Although located at the extremes of the Earth, the two geographic poles have differences in temperature. Both the South Pole and the North Pole receive less solar radiation compared to the rest of the earth. Besides, the sun never rises beyond 23.5 degrees Fahrenheit above their horizons. These poles experience six months of continuous total darkness every year known as the polar night phenomenon. Consequently, they experience very low temperatures. However, the South Pole is colder than the North Pole due to the following reasons:
The South Pole is perpetually covered in snow which means that its ice cover is permanent and covers all of Antarctica. The ice thickness on the South Pole is 8,850 feet. On the contrary, the North Pole contains a permanent ice cover in Greenland only. Compared to the South Pole, Greenland’s ice cover makes up only one-eighth of the ice cover on the South Pole. Besides Greenland, the other parts of the Arctic experience snow-free seasons during summer. Ice cover in the Arctic is sea ice floating above the Arctic Ocean. The sea ice is about 3-6 feet thick.
Temperatures are much lower at the South Pole compared to the North Pole. The temperature difference is approximately 50 degrees Fahrenheit. During summer, the temperatures are -25 degrees Fahrenheit in the South Pole and 32 degrees Fahrenheit in the North Pole. The North Pole becomes snow-free for several months which leaders to warmer temperatures. Plants also grow during the summer. On the other hand, during winter, temperatures are -30 degrees Fahrenheit in the North Pole and -90 degrees Fahrenheit at the South Pole. Low temperatures at the South Pole are a direct result of the radiation cooling effect. The large temperature differences result in Antarctica being colder than the Arctic. Additionally, the temperature of the seawater covered by the ice is typically above the freezing point.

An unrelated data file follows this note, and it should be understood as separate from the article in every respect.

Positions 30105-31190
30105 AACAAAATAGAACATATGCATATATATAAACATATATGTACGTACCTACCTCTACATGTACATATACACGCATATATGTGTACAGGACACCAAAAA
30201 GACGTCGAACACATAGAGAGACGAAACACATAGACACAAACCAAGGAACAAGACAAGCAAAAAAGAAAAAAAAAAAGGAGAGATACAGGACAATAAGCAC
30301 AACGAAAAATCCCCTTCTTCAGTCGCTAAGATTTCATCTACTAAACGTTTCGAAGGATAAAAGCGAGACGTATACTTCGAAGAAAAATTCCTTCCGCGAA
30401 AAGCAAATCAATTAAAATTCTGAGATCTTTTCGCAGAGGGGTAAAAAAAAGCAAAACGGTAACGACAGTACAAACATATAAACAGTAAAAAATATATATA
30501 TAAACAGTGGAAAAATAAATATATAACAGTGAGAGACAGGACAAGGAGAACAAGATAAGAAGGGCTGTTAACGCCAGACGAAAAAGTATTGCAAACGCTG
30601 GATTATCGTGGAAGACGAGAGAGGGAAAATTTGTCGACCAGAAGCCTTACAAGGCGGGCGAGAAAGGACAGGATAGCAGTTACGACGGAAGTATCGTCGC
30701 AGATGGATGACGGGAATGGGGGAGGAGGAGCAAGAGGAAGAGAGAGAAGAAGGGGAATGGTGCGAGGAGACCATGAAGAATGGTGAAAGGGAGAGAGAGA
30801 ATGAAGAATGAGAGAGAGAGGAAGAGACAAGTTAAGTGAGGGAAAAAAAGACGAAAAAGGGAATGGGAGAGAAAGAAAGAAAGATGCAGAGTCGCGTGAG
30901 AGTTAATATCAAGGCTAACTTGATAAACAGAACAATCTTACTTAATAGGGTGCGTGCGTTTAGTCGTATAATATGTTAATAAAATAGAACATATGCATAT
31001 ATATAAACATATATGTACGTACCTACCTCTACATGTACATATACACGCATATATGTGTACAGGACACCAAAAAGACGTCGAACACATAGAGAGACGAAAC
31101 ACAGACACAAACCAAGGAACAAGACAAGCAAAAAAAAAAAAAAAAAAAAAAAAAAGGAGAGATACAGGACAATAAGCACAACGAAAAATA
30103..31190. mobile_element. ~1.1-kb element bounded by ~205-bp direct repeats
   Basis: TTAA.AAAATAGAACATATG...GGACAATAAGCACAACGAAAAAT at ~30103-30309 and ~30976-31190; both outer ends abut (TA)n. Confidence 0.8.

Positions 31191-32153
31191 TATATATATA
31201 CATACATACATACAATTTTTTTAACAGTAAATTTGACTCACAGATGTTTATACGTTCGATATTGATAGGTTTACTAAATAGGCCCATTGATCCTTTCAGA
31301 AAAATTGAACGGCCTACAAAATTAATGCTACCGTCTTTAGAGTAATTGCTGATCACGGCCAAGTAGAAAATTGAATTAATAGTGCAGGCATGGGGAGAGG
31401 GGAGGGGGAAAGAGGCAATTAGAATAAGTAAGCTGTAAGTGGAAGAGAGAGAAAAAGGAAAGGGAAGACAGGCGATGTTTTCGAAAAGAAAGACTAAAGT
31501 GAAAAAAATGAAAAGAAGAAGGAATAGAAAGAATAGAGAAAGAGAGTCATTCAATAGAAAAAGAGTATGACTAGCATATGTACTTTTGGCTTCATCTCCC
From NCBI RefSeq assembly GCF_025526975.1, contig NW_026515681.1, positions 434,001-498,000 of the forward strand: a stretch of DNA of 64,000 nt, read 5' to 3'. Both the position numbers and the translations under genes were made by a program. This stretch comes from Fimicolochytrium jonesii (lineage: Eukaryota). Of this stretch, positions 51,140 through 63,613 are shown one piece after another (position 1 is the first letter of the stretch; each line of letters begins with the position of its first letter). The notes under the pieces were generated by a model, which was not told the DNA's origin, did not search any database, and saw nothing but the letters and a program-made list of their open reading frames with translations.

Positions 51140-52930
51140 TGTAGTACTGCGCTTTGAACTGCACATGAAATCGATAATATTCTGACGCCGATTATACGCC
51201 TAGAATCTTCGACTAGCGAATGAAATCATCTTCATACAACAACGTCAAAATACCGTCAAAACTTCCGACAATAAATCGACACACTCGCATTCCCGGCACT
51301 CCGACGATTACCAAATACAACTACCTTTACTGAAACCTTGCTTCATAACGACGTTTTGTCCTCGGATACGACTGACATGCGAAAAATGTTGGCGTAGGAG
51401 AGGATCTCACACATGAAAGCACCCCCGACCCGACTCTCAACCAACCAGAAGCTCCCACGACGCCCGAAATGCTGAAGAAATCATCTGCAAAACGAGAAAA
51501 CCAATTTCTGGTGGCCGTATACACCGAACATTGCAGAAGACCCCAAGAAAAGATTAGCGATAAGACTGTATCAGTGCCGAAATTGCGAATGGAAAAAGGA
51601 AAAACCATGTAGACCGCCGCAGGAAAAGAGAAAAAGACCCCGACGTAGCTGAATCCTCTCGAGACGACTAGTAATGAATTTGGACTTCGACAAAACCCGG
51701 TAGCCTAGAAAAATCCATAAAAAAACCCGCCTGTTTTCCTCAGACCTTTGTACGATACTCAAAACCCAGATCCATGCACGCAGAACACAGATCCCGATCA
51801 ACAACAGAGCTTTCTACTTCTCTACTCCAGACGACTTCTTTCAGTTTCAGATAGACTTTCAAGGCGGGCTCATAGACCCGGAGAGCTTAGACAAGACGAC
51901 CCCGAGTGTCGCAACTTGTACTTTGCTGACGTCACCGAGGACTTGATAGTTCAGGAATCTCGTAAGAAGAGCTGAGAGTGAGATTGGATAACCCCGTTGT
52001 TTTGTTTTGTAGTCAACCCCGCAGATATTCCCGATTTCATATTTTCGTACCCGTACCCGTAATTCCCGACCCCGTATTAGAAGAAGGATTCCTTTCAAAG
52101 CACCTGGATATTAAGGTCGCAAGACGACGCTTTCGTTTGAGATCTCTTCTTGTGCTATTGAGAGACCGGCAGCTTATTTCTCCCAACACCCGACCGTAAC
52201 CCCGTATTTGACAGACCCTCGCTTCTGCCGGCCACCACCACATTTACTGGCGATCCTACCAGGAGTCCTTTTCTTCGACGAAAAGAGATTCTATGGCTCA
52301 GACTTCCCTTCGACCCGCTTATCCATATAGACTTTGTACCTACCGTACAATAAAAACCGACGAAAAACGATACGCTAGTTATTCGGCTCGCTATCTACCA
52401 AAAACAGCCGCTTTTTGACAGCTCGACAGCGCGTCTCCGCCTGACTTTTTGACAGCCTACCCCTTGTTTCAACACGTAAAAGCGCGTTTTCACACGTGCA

The South Pole sits 9,300 feet above sea level while the North Pole is at the sea level. Consequently, the altitude of Antarctica is much higher than that of the Arctic. The higher elevation contributes to its cold temperatures. The Transantarctic Mountains extend across the continent of Antarctica with Mount Kirkpatrick reaching an elevation of 14,856 feet.
The winds blowing at the South Pole are stronger than the winds experienced at the North Pole. The stronger winds lead to lower temperatures. The winds that blow over the ice-covered Arctic Ocean lead to the cracking of the ice which opens up the ice. The open ice, in turn, exposes the heat stored within the ocean to escape into the air. Consequently, the temperatures are moderated and become warmer as opposed to the South Pole temperatures.